Get away from him, Park, I thought. Please just walk away.
She knocked again, of course.
Two huge white men in uniform.
They bend her arms at the elbows, bring her wrists together behind her back. She is in cuffs. And they are dragging her. Two more officers arrive — also absurdly gigantic white men.
Reassuring self-talk: She’s fine, Liz. She’s not hurt.
Self-talk meets reality: Sandra Bland was not fine.
A single frame frozen in my memory: Park, tiny and fierce, in an elevator full of men, hands bound behind her.
No woman is comfortable alone in an elevator full of men, much less a Black woman, with armed white men, while shackled.
Before the door shuts, I catch a glimpse of a trooper brandishing a taser.
Why was Rep. Cannon knocking on the governor’s door?
Because behind that door, the governor was signing the voting bill into law. As the Democratic Caucus secretary, Rep. Cannon regularly attends bill signings as the witness of record for 4 million people.
She was supposed to be there.
There are not two sides to this story. There are not multiple truths or equally valid viewpoints: her arrest was a racist act against a sitting member of the Georgia legislature. It was also a violation of the rights of her (mostly Black) constituents.
Park’s arrest — and two pending felony charges carrying a possible sentence of eight years’ imprisonment — reveals the unspoken fear all white people have of Black rage, Black retribution, Black power.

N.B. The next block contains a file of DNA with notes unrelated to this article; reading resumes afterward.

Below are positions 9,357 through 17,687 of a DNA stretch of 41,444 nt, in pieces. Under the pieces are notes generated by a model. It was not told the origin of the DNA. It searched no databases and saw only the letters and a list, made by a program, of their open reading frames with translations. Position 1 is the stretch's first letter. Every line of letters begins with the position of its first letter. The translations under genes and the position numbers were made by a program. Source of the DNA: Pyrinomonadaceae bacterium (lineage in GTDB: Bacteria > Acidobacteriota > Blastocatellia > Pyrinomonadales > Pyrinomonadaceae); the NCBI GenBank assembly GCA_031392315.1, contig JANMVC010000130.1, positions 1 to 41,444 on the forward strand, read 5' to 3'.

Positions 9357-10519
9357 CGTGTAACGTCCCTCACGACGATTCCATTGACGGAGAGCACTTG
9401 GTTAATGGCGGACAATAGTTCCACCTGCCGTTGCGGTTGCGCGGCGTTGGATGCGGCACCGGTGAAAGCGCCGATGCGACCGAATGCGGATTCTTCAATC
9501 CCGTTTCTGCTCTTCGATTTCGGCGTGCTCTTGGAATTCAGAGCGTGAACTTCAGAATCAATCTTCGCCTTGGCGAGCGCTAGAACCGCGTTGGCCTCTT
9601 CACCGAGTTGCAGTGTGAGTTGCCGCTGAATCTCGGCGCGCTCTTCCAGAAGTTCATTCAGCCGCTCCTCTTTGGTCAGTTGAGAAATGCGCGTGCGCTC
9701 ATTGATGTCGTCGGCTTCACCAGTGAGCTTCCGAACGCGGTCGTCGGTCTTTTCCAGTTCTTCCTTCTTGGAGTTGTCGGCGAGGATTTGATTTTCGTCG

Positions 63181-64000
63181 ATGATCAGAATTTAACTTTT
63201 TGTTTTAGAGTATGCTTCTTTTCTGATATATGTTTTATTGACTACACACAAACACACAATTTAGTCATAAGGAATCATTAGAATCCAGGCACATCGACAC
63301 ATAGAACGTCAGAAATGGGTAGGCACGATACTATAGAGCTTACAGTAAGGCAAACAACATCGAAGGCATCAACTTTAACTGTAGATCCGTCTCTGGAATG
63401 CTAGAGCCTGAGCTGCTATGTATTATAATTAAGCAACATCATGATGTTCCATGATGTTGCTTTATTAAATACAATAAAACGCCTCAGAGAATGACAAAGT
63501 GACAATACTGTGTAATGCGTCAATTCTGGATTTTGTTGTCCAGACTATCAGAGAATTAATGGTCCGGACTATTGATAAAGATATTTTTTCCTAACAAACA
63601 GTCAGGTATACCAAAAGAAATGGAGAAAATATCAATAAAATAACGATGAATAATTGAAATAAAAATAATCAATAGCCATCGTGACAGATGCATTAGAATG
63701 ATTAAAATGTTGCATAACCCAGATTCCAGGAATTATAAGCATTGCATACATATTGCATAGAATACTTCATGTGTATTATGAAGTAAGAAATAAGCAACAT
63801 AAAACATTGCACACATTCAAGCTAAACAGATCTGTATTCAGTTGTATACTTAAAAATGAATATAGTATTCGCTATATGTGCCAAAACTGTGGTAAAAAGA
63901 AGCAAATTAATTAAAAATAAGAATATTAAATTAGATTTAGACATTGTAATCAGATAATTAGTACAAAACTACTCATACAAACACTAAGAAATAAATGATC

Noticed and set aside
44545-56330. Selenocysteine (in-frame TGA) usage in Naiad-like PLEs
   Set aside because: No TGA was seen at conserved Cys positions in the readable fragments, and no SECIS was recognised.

Park wasn’t arrested because she was threatening, physically. She was arrested because she was threatening culturally and politically.
How do I know this? You know how.
The time has come for white people to acknowledge how very hard even the nicest of us will work to keep our world as we knew it.
I don’t know what was in those troopers’ hearts when they handcuffed Park. I don’t know what they intended. But I know that white refusal to call their actions racist is rooted in a terror of facing ourselves.
White people are not without pain and loss in this time of reckoning. It is excruciating to accept that I and my grandparents and their grandparents have benefited from systemic, generational cruelty to Black people — especially when we know racism is abhorrent.
This is why several million of our closest white friends utterly lost their shit over changes to a syrup package. It wasn’t out of a passionate sentimental attachment to Aunt Jemima; it was out of a desperate need to avoid conceding that generations of us had adorned our breakfast tables with a cruel and racist image.
This is white supremacy: our desire to shield ourselves from pain leads us to ignore the constant daily mistreatment of our Black countrymen — a situation that we have the power to change.
When a lawmaker walks up the stairs of the building in which she works to knock on the Governor’s door in the course of her workday, the correct response is to open it: “Good afternoon, ma’am. I’ll let the governor know you’re here.”
I stand with Park Cannon. If you don’t, you’re on the wrong side.
Click on the image below to contribute to Park’s legal defense fund. Even a few dollars lets her know you are standing with her: